Stejneger's interest in zoology began at an early age, for he produced his earliest field notes in ornithology in 1867. Four years later his first zoological paper was published,
and in 1873 his first book was published. He described his first bird, Lanius bairdi, in 1878. In 1881 he left Norway for the United States and arrived in Washington,
D.C., where be soon began working with the birds of the New World at the Smithsonian Institution, particularly aquatic birds. In December 1884 he was appointed assistant curator
in the Department of Birds under Robert Ridgway, curator. In 1889 after the resignation of Henry Crecy Yarrow, honorary curator of the Department of Reptiles and Batrachians,
Stejneger became the first full-time curator for the Department. In 1903 he served as acting head curator of the Department of Biology for several months, and in 1911 he was
appointed head curator of the Department of Biology after Frederick William True vacated the post. From that time until his death, Stejneger served both as head curator of
the Department of Biology and curator of the Division of Reptiles and Batrachians. Also, for years he chaired a Smithsonian committee which considered manuscripts for publication.
In 1882 Stejneger was sent to the Commander Islands under the auspices of the U.S. Signal Service to establish observation stations. While there he studied the islands'
natural history, the fur seals, and made specimen collections, including the skeleton of a sea-cow. As the problem of the fur seals and commercial sealing became an international
economic and political concern, Stejneger's studies of the seals and the sealing conditions became more involved. In 1895 he was sent to the North Pacific as an attache of
the U.S. Fish Commission. The next year President Cleveland appointed Stejneger to the International Fur-Seal Commission; he spent most of this time on the Pribilof and Commander
Islands as well as some time in Hakodate, Japan. He returned to the Bering Sea again in 1897 to continue his studies and investigations. His last trip to the Commander Islands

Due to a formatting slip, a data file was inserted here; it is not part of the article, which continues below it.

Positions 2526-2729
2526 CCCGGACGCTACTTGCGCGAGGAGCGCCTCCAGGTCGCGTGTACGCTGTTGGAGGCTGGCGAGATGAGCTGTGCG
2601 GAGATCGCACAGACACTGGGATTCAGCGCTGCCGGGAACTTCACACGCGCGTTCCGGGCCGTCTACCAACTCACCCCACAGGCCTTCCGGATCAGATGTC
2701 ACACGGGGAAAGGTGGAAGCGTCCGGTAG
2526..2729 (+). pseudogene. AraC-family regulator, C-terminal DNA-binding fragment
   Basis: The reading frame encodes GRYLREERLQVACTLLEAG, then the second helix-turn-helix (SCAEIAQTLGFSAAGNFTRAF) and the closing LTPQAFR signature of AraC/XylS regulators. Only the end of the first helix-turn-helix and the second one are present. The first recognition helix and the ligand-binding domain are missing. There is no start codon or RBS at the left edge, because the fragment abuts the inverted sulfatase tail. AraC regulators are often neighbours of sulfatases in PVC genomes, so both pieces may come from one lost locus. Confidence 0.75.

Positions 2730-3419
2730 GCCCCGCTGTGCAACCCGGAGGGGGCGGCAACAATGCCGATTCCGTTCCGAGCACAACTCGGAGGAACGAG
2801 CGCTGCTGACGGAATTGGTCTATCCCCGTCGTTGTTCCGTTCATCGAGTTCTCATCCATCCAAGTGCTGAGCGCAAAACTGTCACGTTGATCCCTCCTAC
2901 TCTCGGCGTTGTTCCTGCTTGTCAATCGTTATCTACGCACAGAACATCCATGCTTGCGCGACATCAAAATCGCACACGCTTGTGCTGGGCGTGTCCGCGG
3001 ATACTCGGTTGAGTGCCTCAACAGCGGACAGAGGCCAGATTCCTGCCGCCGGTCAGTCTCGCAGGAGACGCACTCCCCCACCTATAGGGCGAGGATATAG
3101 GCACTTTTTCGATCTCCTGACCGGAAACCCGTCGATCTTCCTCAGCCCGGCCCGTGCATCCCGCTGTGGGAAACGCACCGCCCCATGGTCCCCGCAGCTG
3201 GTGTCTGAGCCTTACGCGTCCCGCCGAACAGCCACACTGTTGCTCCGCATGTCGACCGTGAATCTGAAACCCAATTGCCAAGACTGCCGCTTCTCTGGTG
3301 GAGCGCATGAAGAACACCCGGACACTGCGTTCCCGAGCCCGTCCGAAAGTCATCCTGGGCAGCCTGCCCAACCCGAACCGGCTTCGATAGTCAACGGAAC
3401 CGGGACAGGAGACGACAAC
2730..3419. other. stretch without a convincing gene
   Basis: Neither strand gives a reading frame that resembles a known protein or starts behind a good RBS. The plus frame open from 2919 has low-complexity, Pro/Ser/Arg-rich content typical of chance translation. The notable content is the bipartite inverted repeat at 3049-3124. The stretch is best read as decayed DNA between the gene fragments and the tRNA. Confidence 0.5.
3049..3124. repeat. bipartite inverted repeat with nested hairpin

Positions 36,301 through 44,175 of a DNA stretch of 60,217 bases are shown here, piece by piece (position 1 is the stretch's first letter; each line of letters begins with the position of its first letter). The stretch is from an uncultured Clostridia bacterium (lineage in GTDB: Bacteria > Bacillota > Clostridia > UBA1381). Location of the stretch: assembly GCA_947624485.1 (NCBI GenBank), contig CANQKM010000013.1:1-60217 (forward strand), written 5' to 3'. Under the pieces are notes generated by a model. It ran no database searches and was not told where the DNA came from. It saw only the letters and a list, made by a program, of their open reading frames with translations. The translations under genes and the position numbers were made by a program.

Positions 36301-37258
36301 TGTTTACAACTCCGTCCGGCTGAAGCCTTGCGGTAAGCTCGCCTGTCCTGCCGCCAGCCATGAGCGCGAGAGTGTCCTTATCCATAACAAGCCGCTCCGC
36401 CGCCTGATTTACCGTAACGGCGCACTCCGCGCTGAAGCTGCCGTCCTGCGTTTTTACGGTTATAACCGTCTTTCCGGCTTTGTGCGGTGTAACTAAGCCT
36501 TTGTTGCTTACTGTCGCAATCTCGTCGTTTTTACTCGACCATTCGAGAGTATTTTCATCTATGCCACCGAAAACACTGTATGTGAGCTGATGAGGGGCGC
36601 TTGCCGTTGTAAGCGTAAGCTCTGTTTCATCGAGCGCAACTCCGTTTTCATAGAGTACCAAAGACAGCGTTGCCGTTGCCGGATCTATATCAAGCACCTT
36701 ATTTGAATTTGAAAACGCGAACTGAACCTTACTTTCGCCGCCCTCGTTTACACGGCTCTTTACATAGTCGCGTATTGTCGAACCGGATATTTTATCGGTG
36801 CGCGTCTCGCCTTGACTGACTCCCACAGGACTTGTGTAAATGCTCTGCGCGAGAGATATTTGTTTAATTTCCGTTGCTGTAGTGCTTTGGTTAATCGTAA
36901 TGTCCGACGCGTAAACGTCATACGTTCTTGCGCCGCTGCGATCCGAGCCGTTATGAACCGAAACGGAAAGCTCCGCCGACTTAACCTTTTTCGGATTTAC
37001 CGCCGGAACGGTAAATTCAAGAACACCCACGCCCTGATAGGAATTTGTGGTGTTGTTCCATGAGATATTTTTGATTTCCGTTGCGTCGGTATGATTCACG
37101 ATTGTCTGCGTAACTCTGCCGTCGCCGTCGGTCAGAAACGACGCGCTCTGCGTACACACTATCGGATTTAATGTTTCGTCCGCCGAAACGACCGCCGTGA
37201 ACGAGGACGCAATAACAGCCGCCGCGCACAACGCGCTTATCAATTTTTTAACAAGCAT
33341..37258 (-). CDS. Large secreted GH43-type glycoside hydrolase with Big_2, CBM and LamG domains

was in 1922 as a representative of the U.S. Department of Commerce.
As a representative of the United States National Museum, Stejneger attended several international scientific congresses. He attended the International Zoological Congresses
of 1898, 1901, 1904, 1907, 1913, 1927, and 1930, as well as ornithological and fisheries congresses. He was elected to the International Committee on Zoological Nomenclature
in 1898 and served as the organizing secretary for the Section on Zoogeography at the 1907 Zoological Congress. Because most of the congresses were held in Europe, Stejneger
was able to study European museums and their specimens as well as European fauna and the correlation of life zones between Europe and North America.
Stejneger also made field trips to various sections of the United States and nearby areas. After joining C. Hart Merriam's biological survey of the San Francisco mountain
region in 1889, he collected specimens in Arizona, New Mexico, and Texas. In 1894 he took a field trip to the South Dakota Badlands. In 1900 he joined Charles W. Richmond,
assistant curator in the Division of Birds, on an expedition to Puerto Rico and the West Indies, and during the summer of 1906 he studied the salamanders of Augusta County,
After his first trip to the Commander Islands in 1882 to search for evidence of the Steller sea-cow, Stejneger began compiling data and conducting exhaustive research on
Georg Wilhelm Steller, the pioneer of Alaskan natural history who accompanied Vitus Bering to North America. For approximately fifty years Stejneger researched his subject
and finally published the biography of Georg Wilhelm Steller in 1936.
In addition to the above publication, Stejneger's bibliography contains more than four hundred titles. Of particular importance are Results of Ornithological Explorations
in the Commander Islands and in Kamtschatka (1885), portions of the Standard Natural History (1885), edited by J. Sterling Kingsley, The Poisonous Snakes of
North America (1895), The Russian Fur-Seal Islands (1896), Herpetology of Porto Rico (1904), and Herpetology of Japan and Adjacent Territories (1907).
With the collaboration of Thomas Barbour of the Museum of Comparative Zoology, Harvard University, Stejneger published a Check-List of North American Amphibians and Reptiles
in five editions (1917, 1923, 1933, 1939, 1943).
Stejneger's correspondence as curator of Reptiles and Batrachians as well as some correspondence he conducted while assistant curator in the Department of Birds is found
in the Division of Reptiles and Amphibians Records, 1873-1968 (see Record Unit 161).